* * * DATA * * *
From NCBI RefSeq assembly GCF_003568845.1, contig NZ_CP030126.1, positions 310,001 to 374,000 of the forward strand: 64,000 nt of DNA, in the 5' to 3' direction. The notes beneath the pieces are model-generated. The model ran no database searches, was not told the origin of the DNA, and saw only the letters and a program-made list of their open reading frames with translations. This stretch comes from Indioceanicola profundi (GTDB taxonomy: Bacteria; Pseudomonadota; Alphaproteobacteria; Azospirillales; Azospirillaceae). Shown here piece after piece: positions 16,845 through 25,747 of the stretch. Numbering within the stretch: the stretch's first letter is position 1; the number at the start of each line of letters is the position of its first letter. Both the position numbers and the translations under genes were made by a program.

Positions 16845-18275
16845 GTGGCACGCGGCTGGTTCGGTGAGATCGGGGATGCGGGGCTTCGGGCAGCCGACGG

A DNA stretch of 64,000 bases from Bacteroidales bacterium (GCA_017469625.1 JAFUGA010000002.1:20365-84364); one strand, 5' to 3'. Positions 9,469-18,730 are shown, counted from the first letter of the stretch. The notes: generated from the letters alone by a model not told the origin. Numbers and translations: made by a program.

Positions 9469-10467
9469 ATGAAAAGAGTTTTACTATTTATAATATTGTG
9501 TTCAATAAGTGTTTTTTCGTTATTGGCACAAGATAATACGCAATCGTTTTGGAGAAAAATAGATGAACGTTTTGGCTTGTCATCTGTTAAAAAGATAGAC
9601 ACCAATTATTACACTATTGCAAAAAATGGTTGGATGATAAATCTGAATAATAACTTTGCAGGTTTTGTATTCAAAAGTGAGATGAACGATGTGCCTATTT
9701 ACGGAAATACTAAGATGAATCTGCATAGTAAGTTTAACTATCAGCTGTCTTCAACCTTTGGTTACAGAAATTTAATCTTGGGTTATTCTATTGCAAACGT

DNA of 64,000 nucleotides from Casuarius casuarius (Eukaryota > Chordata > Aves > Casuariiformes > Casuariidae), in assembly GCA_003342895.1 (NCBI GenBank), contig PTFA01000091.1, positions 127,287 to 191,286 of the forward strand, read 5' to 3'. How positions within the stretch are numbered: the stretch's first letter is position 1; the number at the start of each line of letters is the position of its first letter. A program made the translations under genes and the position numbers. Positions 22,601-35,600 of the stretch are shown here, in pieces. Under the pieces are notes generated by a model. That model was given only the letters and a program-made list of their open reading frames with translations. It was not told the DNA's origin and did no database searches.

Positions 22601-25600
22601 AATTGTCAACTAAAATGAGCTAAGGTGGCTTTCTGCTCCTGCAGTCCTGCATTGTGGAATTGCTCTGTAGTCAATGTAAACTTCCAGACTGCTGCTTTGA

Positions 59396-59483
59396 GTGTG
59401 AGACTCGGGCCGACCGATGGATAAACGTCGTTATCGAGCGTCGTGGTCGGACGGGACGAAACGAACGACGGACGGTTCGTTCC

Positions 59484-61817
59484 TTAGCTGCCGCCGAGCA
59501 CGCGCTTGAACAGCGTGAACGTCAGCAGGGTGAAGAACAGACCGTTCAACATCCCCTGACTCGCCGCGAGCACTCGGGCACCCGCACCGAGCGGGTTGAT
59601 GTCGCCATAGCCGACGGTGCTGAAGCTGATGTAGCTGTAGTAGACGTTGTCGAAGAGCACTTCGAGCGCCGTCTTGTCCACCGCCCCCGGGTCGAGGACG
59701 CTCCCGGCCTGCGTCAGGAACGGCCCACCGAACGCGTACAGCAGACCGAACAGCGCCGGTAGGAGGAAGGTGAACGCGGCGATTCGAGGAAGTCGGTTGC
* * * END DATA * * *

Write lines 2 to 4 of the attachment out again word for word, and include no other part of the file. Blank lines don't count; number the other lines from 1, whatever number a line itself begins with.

Positions 16845-18275
16845 GTGGCACGCGGCTGGTTCGGTGAGATCGGGGATGCGGGGCTTCGGGCAGCCGACGG

A DNA stretch of 64,000 bases from Bacteroidales bacterium (GCA_017469625.1 JAFUGA010000002.1:20365-84364); one strand, 5' to 3'. Positions 9,469-18,730 are shown, counted from the first letter of the stretch. The notes: generated from the letters alone by a model not told the origin. Numbers and translations: made by a program.